Longlisted – Baileys Women’s Prize 2014
Man Booker Prize, Fiction, 2013
Canadian Governor General's Literary Award, 2013.
It is 1866 and Walter Moody has come to make his fortune upon the New Zealand goldfields. On arrival, he stumbles across a tense gathering of 12 local men, who have met in secret to discuss a series of unsolved crimes. A wealthy man has vanished, a whore has tried to end her life, and an enormous fortune has been discovered in the home of a luckless drunk. Moody is soon drawn into the mystery: a network of fates and fortunes that is as complex and exquisitely patterned as the night sky.
The Luminaries is an extraordinary piece of fiction. Written in pitch-perfect historical register, richly evoking a mid-19th-century world of shipping and banking and goldrush boom and bust, it is also a ghost story, and a gripping mystery. It is a thrilling achievement for someone still in her mid-20s, and will confirm for critics and listeners that Catton is one of the brightest stars in the international writing firmament.
Eleanor Catton was born in 1985 in Canada and raised in New Zealand. She completed an MA in Creative Writing at Victoria University in 2007 and won the Adam Prize in Creative Writing for The Rehearsal. She was the recipient of the 2008 Glenn Schaeffer Fellowship to study for a year at the prestigious Iowa Writers' Workshop in the US and went on to hold a position as Adjunct Professor of Creative Writing there, teaching Creative Writing and Popular Culture. Eleanor won a 2010 New Generation Award. She now lives in Wellington, New Zealand.
©2013 Eleanor Catton (P)2013 Audible Ltd
"The Luminaries is an impressive novel, captivating, intense and full of surprises.” (Times Literary Supplement)
“The Luminaries is a breathtakingly ambitious 800-page mystery with a plot as complex and a cast as motley as any 19th-century doorstopper. That Catton's absorbing, hugely elaborate novel is at its heart so simple is a great part of its charm. Catton's playful and increasingly virtuosic denouement arrives at a conclusion that is as beautiful as it is triumphant.” (Daily Mail)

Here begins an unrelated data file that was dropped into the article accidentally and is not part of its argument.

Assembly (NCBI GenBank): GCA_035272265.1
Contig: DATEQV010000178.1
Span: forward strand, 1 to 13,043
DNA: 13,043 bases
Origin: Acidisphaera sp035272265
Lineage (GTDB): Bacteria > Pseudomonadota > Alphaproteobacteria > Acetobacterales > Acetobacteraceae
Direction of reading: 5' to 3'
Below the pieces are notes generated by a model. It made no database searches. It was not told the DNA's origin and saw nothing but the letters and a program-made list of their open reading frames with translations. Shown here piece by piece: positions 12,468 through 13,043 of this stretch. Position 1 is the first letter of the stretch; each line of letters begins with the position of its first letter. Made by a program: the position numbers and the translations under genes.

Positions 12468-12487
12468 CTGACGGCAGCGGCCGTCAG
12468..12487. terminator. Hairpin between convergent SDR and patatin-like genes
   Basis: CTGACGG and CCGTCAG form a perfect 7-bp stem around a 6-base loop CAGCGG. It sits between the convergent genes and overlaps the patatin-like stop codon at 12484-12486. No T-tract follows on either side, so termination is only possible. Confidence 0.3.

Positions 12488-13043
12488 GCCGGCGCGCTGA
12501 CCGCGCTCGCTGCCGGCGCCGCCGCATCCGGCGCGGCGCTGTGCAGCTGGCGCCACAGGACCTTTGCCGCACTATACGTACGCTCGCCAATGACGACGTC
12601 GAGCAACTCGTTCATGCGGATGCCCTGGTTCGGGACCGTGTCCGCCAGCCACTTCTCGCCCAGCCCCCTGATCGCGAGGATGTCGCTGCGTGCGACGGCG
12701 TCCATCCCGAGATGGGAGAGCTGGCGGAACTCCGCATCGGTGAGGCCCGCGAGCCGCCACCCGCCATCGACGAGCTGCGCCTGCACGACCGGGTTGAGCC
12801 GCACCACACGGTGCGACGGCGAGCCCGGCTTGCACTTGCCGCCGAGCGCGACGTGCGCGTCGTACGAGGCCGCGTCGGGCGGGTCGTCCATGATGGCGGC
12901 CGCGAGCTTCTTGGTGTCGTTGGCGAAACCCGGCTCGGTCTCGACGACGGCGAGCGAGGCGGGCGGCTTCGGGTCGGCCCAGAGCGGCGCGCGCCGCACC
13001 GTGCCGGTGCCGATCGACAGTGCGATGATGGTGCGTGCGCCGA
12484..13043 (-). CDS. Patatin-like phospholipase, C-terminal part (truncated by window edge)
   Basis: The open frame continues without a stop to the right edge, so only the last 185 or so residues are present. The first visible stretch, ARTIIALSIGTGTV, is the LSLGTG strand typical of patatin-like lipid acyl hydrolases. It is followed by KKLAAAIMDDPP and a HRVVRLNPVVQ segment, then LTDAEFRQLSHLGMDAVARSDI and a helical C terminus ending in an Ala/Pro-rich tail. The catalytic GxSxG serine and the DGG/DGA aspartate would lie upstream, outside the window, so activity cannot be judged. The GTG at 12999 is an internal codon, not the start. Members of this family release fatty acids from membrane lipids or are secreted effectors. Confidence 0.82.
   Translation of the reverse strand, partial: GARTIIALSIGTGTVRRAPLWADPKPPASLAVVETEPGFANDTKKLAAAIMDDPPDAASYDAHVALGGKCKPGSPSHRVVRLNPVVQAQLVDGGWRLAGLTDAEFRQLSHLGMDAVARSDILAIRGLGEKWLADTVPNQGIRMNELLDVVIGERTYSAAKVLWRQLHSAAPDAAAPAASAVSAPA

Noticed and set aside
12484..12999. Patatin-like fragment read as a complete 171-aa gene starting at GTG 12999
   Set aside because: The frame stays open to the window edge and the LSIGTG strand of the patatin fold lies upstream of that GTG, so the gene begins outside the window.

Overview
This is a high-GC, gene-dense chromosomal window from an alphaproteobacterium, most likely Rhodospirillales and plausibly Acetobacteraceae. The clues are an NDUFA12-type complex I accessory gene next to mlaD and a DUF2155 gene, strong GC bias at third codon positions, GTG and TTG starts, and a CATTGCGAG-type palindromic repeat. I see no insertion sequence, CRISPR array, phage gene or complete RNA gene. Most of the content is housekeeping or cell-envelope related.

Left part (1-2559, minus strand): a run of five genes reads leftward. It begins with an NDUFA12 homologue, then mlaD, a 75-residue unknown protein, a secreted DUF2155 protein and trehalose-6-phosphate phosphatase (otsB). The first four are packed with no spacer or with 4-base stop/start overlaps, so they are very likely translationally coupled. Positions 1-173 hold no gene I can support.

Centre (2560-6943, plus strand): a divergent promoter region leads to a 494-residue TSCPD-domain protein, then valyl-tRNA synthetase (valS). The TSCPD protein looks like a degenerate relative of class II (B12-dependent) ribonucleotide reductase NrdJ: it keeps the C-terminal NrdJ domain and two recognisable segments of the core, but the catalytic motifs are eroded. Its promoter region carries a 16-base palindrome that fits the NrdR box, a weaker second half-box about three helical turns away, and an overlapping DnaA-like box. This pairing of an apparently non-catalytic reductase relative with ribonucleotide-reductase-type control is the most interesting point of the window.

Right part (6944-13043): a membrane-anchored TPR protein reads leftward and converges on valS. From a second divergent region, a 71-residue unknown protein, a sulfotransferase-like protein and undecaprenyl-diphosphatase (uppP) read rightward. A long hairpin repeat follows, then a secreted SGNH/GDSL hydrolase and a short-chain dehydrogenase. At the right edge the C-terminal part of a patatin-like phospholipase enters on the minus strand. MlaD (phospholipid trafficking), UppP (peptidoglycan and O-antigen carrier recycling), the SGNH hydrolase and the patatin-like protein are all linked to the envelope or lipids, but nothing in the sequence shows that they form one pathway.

“It is awesomely - even bewilderingly - intricate. There's an immaculate finish to Catton's prose, which is no mean feat in a novel that lives or dies by its handling of period dialogue. It's more than 800 pages long but the reward for your stamina is a double-dealing world of skullduggery traced in rare complexity. Those Booker judges will have wrists of steel if it makes the shortlist, as it fully deserves.” (Evening Standard),br />“Eleanor Catton is nothing if not ambitious. Her latest novel, longlisted for this year's Man Booker prize, is an 828-page blockbuster. With astonishing intricacy and patient finesse, Catton brings to life the anomalous nature of 19th-century New Zealand.” (Sunday Times)
“Expansive and quite superb. Catton writes with real sophistication and intelligence... with intricate plotting and carefully wrought scenes.” (Scotsman)
“Every sentence of this intriguing tale set on the wild west coast of southern New Zealand during the time of its goldrush is expertly written, every cliffhanger chapter-ending making us beg for the next to begin. The Luminaries has been perfectly constructed as the consummate literary page-turner.” (Guardian)
“For the scale of her ambition and the beauty of its execution, somebody should give that girl a medal.” (Lucy Daniel, Daily Telegraph)
“a truly exciting new writer” (Kate Atkinson)
I found the audio book narrator, Mark Meadows, to be marvelous! His ability with accents and in particular his delicious interpretation of Lydia was inspired, and his excellent character distinctions did a great deal to help my own understanding of, and ability to differentiate between the many characters. Bravo, sir!
This is an exceptionally well-written book, but fair warning, it has a complicated, non-linear plot requiring (on my part) taking notes on the characters, places, times and relationships both revealed and secret between each of these elements.
There's always time for reading
I enjoyed the Luminaries: a fascinating account of gold fields of New Zealand. The characters are all colorful, very Dickens-like, and the book is very well read. The biggest challenge is that there are many characters and it is very long. Even listening regularly, it is easy to get a bit confused, particularly as the book jumps around date-wise a bit. That being said, it is a really good book and deserved of its awards and accolades.
The reader was able to bring all of the characters to life. The prose is so sumptuous and detailed -- you get lost in the moment, drinking in the settings and descriptions.